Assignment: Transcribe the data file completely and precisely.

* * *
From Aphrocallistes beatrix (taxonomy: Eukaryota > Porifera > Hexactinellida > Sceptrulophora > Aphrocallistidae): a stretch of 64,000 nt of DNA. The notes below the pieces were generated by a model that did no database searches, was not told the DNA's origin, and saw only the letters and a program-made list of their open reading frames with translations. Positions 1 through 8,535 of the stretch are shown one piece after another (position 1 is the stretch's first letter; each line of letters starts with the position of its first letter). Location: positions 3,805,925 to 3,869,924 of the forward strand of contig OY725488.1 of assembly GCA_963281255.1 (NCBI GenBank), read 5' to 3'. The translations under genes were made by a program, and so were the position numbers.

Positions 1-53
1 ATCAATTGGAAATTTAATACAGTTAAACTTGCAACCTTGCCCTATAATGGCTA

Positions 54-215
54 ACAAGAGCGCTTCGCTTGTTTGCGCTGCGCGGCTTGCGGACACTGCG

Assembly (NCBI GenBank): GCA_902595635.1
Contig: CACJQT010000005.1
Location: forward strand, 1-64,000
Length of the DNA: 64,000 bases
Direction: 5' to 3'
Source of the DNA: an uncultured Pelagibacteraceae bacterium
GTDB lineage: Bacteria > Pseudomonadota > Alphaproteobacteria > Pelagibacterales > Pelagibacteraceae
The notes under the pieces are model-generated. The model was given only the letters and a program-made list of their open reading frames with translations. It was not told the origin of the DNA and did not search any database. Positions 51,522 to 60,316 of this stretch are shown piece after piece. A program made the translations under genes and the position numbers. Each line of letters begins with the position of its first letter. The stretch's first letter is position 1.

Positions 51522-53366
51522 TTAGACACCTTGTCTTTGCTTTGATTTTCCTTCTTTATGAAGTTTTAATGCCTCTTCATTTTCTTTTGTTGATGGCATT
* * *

From Aphrocallistes beatrix (taxonomy: Eukaryota > Porifera > Hexactinellida > Sceptrulophora > Aphrocallistidae): a stretch of 64,000 nt of DNA. The notes below the pieces were generated by a model that did no database searches, was not told the DNA's origin, and saw only the letters and a program-made list of their open reading frames with translations. Positions 1 through 8,535 of the stretch are shown one piece after another (position 1 is the stretch's first letter; each line of letters starts with the position of its first letter). Location: positions 3,805,925 to 3,869,924 of the forward strand of contig OY725488.1 of assembly GCA_963281255.1 (NCBI GenBank), read 5' to 3'. The translations under genes were made by a program, and so were the position numbers.

Positions 1-53
1 ATCAATTGGAAATTTAATACAGTTAAACTTGCAACCTTGCCCTATAATGGCTA

Positions 54-215
54 ACAAGAGCGCTTCGCTTGTTTGCGCTGCGCGGCTTGCGGACACTGCG

Assembly (NCBI GenBank): GCA_902595635.1
Contig: CACJQT010000005.1
Location: forward strand, 1-64,000
Length of the DNA: 64,000 bases
Direction: 5' to 3'
Source of the DNA: an uncultured Pelagibacteraceae bacterium
GTDB lineage: Bacteria > Pseudomonadota > Alphaproteobacteria > Pelagibacterales > Pelagibacteraceae
The notes under the pieces are model-generated. The model was given only the letters and a program-made list of their open reading frames with translations. It was not told the origin of the DNA and did not search any database. Positions 51,522 to 60,316 of this stretch are shown piece after piece. A program made the translations under genes and the position numbers. Each line of letters begins with the position of its first letter. The stretch's first letter is position 1.

Positions 51522-53366
51522 TTAGACACCTTGTCTTTGCTTTGATTTTCCTTCTTTATGAAGTTTTAATGCCTCTTCATTTTCTTTTGTTGATGGCATT